I’ve actually been stewing on some additional “pimp-out” ideas…don’t quite have enough yet for a proper post, but you’ll be the first to know if/when I do! (Again, feel free to let me know if you’ve conjured up any such ideas.)

  • @SoLoMo

    It actually didn’t occur to me to do one about Yahoo and Bing, although I’d say Google Places is more flexible and robust than Y & B.

    Any of the tips that involve photos would work on the other two. As you probably know, Bing allows you to add captions to your photos, so that makes suggestion #11 easier.

    In a way, getting a bunch of CitySearch customer review is a good way to “pimp” your Y & B listings, because your CitySearch reviews show up on your Y & B local listings *in addition* to the reviews that Yahoo or Bing users wrote directly on your listings.

    A couple of my clients use Yahoo’s “Enhanced Listing” (like $10/month). Obviously it lets you add more bells and whistles to your profile, but it also seemed to result in a significantly higher ranking in Yahoo local, so (despite my expectations) it actually seems to be a pretty good deal.

    If anyone has any other ideas for how to pimp out Bing and Yahoo listings, I’d love to hear ‘em (and maybe do a post on them)!

  • This is a solid solid list of tips – great job – most people never do 75% of this stuff… bookmarked and I’ll fwd ppl over for local search info.

  • I come back to read this post everytime I start working for a new company. Thank you for this post as it has benn a great help to my company. The only one im haveing problems with is “At a glance”. I have a few company with over 30 reviews and still dont have this, But I have 2 company with just 6 to 8 reviews and have the “At a glance”. I think there is more to it than just reviews.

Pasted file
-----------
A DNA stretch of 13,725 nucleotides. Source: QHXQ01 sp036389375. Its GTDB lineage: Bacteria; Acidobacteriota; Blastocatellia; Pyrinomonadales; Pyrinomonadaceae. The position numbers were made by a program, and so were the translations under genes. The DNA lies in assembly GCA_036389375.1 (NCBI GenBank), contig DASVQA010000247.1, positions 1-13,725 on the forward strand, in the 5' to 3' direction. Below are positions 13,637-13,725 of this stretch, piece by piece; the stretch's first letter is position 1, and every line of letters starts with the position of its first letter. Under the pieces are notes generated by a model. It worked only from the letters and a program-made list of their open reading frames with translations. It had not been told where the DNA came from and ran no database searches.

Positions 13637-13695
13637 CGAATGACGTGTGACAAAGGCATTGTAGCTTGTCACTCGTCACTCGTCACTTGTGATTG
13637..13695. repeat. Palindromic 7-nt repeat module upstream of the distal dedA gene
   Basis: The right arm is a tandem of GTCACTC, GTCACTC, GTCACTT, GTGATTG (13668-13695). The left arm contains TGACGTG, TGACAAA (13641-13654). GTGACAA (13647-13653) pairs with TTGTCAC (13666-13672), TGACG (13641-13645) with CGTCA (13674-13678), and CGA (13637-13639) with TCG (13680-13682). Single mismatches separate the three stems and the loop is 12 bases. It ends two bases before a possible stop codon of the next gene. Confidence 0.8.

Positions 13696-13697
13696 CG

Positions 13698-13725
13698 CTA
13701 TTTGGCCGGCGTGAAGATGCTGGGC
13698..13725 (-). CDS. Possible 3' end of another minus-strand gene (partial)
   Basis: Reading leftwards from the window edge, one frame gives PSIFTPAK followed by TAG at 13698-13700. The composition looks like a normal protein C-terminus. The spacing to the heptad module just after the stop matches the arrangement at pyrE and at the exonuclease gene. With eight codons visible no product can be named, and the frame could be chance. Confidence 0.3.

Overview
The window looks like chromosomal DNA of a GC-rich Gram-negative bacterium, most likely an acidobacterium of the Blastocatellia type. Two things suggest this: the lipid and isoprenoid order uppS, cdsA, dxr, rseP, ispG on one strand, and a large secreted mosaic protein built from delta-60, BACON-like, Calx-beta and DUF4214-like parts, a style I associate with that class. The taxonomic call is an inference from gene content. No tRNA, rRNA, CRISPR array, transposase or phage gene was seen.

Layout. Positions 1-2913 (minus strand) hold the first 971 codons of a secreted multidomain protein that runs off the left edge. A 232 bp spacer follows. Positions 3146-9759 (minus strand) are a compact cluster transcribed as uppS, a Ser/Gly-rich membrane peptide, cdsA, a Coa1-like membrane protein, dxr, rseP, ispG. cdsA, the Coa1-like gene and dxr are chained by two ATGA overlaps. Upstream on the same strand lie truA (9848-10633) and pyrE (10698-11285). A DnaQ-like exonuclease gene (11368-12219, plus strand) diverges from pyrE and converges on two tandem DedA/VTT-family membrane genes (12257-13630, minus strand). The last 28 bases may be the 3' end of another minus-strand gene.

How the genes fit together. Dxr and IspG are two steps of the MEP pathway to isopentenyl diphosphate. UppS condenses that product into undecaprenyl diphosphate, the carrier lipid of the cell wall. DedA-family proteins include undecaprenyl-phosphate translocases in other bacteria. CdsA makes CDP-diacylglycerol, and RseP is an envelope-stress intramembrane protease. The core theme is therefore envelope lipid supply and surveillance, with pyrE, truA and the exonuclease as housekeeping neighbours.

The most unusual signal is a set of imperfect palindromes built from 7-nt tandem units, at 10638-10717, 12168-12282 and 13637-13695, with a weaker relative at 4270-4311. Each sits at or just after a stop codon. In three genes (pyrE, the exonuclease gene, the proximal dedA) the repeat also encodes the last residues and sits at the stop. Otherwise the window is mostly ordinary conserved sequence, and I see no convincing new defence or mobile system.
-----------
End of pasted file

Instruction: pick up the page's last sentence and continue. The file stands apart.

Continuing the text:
• @Everybody
    Thanks again for all the great feedback and compliments!

    @Local SEO
    Great point: reviews alone don’t get “At a glance” snippets. I’ve actually found that they’re extracted from (1) reviews and (2) other info on third-party sites. Info like the descriptions you add, services you specify on these sites, and maybe also any “keywords” or “tags” fields that these sites allow you to fill in. So if you make sure your clients’ third-party listings are really filled-out, that’ll probably help them get the snippets. It also tends to take a while: it seems to be at least a month or two for the snippets to show up (although you probably *have* given it plenty of time if your client has 30 reviews).

  • Excellent post! Exactly the tips I was looking for all in one place. I will definitely be revisiting this post often to make sure our places are totally pimped out–thanks!

  • @NishikaJG
    Thank you!

    Yes, I believe there have been problems with Offers in the UK. I’m not really in-the-know regarding the details (the whos and whys), but Nyagoslav from NGS Marketing did a post on this problem on May 8. He’ll be better-suited than I am at the moment to help shed light on what’s going on.